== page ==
If your organization is required to follow one or more compliance frameworks, an external third party may demand an audit to verify that your company has actually met those compliance standards.
When an organization is undergoing an audit, it must provide audit evidence, such as financial statements, internal documents, logs, and emails. The auditor uses that evidence to reach a conclusion about whether or not the client organization has achieved compliance.
Audit evidence is collected through audit procedures. The evidence might either support the organization’s claim of achieving compliance, or disprove the claim.
While a company can always conduct an internal audit of its own, most audits are performed by independent, third-party auditors. Some compliance frameworks and regulatory requirements even specify that the audit must be done by an external auditor.
For example, an independent certified public accountant (CPA) must perform a financial audit for a publicly traded corporation, but an internal auditor may suffice if the organization wants to evaluate its own processes and procedures.
Why Is Audit Evidence Important?
Audit evidence is critical for any auditor to substantiate his or her conclusions. After all, the opinion presented by an auditor following the end of an audit depends on the audit evidence gathered. In addition, if the findings from the audit are disputed, auditors will rely on the strength of the audit evidence to support their opinion.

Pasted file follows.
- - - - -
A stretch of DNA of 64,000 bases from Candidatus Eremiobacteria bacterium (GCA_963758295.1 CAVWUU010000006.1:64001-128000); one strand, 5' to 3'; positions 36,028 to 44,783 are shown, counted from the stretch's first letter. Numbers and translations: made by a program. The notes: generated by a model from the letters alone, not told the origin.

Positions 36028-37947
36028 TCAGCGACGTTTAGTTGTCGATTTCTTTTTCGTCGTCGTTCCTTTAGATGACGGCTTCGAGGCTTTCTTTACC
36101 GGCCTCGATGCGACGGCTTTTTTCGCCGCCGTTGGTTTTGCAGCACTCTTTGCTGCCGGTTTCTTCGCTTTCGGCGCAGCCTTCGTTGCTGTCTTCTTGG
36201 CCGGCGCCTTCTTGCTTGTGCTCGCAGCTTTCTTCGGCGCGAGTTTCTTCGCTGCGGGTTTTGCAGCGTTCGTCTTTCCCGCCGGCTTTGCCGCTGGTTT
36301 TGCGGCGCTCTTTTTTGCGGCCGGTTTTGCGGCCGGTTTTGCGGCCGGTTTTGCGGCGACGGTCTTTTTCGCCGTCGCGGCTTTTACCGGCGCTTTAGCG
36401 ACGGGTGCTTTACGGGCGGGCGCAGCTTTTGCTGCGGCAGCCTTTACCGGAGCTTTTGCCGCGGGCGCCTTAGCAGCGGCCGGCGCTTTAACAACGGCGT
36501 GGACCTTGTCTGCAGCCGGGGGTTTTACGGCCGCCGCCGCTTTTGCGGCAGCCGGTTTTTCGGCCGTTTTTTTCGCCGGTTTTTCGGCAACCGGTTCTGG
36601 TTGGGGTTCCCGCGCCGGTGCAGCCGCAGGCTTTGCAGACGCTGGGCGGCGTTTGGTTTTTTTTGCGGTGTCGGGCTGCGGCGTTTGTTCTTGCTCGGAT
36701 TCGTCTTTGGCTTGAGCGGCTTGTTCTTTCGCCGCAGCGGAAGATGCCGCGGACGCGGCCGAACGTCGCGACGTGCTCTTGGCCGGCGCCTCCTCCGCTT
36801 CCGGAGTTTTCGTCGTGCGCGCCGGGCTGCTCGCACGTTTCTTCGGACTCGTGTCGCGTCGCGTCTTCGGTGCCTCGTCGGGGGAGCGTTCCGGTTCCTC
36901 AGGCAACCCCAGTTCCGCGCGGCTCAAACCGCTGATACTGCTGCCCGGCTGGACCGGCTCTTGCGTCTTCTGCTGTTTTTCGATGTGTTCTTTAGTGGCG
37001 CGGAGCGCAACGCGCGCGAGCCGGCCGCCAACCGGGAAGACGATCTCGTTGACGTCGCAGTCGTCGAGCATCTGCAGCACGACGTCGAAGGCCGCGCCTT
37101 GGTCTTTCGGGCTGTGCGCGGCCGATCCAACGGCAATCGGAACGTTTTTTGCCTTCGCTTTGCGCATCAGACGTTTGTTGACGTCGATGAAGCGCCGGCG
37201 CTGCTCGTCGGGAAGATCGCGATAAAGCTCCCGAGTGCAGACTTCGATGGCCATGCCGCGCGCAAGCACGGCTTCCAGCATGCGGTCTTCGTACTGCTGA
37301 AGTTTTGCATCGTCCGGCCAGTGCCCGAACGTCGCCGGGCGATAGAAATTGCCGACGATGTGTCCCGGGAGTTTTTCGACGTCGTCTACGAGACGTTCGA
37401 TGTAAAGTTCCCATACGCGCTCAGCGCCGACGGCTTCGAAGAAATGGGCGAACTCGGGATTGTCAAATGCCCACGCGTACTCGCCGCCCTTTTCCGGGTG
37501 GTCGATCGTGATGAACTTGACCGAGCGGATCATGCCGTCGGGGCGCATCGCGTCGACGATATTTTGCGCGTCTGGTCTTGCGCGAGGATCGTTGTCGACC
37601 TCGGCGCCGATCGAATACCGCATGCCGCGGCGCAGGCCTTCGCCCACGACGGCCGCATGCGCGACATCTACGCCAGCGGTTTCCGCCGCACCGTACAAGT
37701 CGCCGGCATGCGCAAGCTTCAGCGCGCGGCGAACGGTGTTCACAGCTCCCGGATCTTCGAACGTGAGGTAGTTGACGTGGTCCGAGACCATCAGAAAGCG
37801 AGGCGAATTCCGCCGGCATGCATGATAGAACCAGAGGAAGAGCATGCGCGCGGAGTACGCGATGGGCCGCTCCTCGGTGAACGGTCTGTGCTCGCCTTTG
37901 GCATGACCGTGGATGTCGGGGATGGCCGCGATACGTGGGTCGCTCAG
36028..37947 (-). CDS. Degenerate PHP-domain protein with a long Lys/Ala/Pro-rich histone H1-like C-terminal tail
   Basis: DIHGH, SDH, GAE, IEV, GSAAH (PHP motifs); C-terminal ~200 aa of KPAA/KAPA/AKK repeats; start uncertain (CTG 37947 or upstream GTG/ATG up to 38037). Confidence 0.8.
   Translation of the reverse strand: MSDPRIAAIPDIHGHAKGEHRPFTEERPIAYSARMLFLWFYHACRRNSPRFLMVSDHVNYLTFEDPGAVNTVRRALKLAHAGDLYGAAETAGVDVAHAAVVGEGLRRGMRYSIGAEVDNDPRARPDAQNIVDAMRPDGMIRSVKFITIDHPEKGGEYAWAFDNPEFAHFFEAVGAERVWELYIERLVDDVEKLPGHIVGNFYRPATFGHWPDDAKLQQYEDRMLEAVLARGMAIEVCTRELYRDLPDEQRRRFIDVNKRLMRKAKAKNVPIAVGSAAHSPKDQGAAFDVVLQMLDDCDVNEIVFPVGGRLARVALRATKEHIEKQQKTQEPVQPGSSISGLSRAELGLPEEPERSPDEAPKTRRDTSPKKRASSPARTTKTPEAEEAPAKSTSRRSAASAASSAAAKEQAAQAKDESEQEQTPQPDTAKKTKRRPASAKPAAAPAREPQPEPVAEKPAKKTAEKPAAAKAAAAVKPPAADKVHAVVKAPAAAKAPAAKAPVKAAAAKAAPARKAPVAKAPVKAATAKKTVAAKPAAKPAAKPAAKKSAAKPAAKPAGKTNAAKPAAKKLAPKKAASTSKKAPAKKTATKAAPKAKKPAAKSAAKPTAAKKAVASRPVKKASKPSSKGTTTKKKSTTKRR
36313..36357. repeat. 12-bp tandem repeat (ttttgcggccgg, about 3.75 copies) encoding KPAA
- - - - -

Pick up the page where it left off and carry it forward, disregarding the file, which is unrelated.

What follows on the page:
Gathering audit evidence is particularly important for financial information since auditors must assure that the financial statements provided by the client match the financial reporting framework. Financial statements are often used to make certain assertions by the client, which can be categorized as existence or occurrence, completeness, valuation or allocation, rights and obligations, and presentation and disclosure.
Any statements or records provided by the client must be corroborated by an external third party (such as a bank); or the auditor must perform his or her own calculations and analyses to verify the legitimacy of information provided by the client.
How Is Audit Evidence Obtained?
Audit evidence is collected via audit procedures. Those procedures are categorized into two main categories: risk assessment procedures and further audit procedures, The latter includes tests of controls and substantive procedures.
Typically, the purpose of the audit procedure will dictate the type of procedure it is. There are seven types of audit procedures:
- Inspection. Auditors collect evidence by inspecting physical assets, records, or documents.
- Observation. Auditors observe the client’s business processes and operations to identify deficiencies.
- External confirmation. Auditors may reach out to third parties to verify the financial information and accounting records provided by the client.
- Recalculation. The auditors perform their own calculations to verify that the final accounting balances match those reported by the client.
- Reperformance. Auditors may reperform certain tasks or processes to identify deficiencies and discover opportunities for further optimization.
- Analytical procedures. Auditors analyze the client’s financial records to find discrepancies.